He doesn’t make it in time to help out with their predicament here, but from the end theme (which is absolutely fantastic, if you’ve been skipping it, cut that out) it’s obvious we’re headed towards a Lupin/Zenigata team-up. If not for the entire series then at least for the next few episodes. As to what’s motivating him, the boring assumption is the typical “he’s going to be brought in by me” logic usually spouted by a shonen protagonist’s rival. The other possibility is he realizes Lupin certainly doesn’t deserve to be murdered, which would lead us down far more interesting paths in terms of character development.
4. Okay, so I lied about how Lupin doesn’t do dismemberment because holy crap Goemon totally de-handed someone. In what actually turns out to be a pretty sweet action-oriented episode, Lupin and company find the abandoned ruins of an ancient city and set things up a trap for potential attackers. Last episode, they talked about a complex method for placing a hit on Lupin: each assassin would bet on the day he died, and whoever “guessed” right would win.
The trick there is everyone wouldn’t bet on the same day because no one would want to share the bounty. So each assassin is actually only trying to capture Lupin and kill him on their chosen day. Meaning the actual biggest threat is whoever wants to kill Lupin first. So with the help of Ami, Lupin pretends to know who’s specifically aiming to kill him, and in doing so sets most of the assassins on one another. And in the meantime, Jigen and Goemon get to take out the now divided assassins. It’s a bit of a bloodless bloodbath, but by the end only one person is left standing–the leader of the Rat Clan.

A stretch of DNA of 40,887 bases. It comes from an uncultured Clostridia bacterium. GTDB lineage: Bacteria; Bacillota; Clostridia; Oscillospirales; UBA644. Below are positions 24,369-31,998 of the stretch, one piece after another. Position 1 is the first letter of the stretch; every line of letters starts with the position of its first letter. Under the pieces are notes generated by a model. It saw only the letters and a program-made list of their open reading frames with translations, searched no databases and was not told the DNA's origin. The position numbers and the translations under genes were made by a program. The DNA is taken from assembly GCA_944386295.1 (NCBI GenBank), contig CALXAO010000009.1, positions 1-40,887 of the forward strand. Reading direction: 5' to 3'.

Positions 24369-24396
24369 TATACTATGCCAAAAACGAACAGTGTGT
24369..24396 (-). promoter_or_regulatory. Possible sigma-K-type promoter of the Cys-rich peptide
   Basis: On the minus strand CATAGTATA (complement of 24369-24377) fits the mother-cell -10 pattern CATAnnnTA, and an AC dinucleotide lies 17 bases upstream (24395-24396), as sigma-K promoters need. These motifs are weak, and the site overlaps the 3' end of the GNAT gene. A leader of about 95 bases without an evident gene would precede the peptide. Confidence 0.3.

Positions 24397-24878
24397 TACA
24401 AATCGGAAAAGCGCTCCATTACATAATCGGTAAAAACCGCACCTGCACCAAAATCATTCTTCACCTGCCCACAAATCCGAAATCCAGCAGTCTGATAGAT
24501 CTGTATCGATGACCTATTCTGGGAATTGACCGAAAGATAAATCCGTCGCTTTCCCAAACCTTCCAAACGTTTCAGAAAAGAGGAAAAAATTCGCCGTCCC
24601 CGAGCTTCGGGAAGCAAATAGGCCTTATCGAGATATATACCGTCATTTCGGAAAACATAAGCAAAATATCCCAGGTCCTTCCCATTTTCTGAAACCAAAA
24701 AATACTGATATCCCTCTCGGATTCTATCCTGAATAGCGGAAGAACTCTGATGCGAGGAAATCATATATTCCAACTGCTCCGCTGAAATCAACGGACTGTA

The downside to this episode is everything’s moving so fast–these characters all have such quirky, neat designs and hilarious names. Someone took the time to make them all visually distinctive and yet they’re all dead by the end of this episode.
In any case, the Rat King does an old fashioned showdown with Lupin…which fails miserably because Lupin’s a thief and thus has no reason to ever believe in a fair match. He kills the guy via a gun in his shoe. It doesn’t look cool, but whatever gets a boatload of assassins off your back, right?
5. Just as Lupin proudly proclaims his victory, a new challenger parachutes in: Lupin’s last partner-in-crime and best Bond Girl that isn’t a Bond Girl, Fujiko Mine. She’s been missing from the gang’s activities since the beginning, though that’s not necessarily new since she’s often off doing her own thing until she needs their help. She’s been teased in these last two episodes though, watching Lupin get pulled into the Game and laughing at the Game’s failure with an associate last episode.
During the battle earlier, Ami brings up Fujiko as Lupin’s girlfriend, but Lupin points out they ended any romantic association a long time ago. When she appears, she brings up how he kidnapped her during a wedding, and it’s clear since we last saw our heroes a lot has changed. Though there’s still a lot to clear up with Marco Polo, if this show delves into the inner workings of one of the most complex and long-lived relationships in anime history it might become one of my favorite shows this season.
Lupin the III Part V is available on Crunchyroll.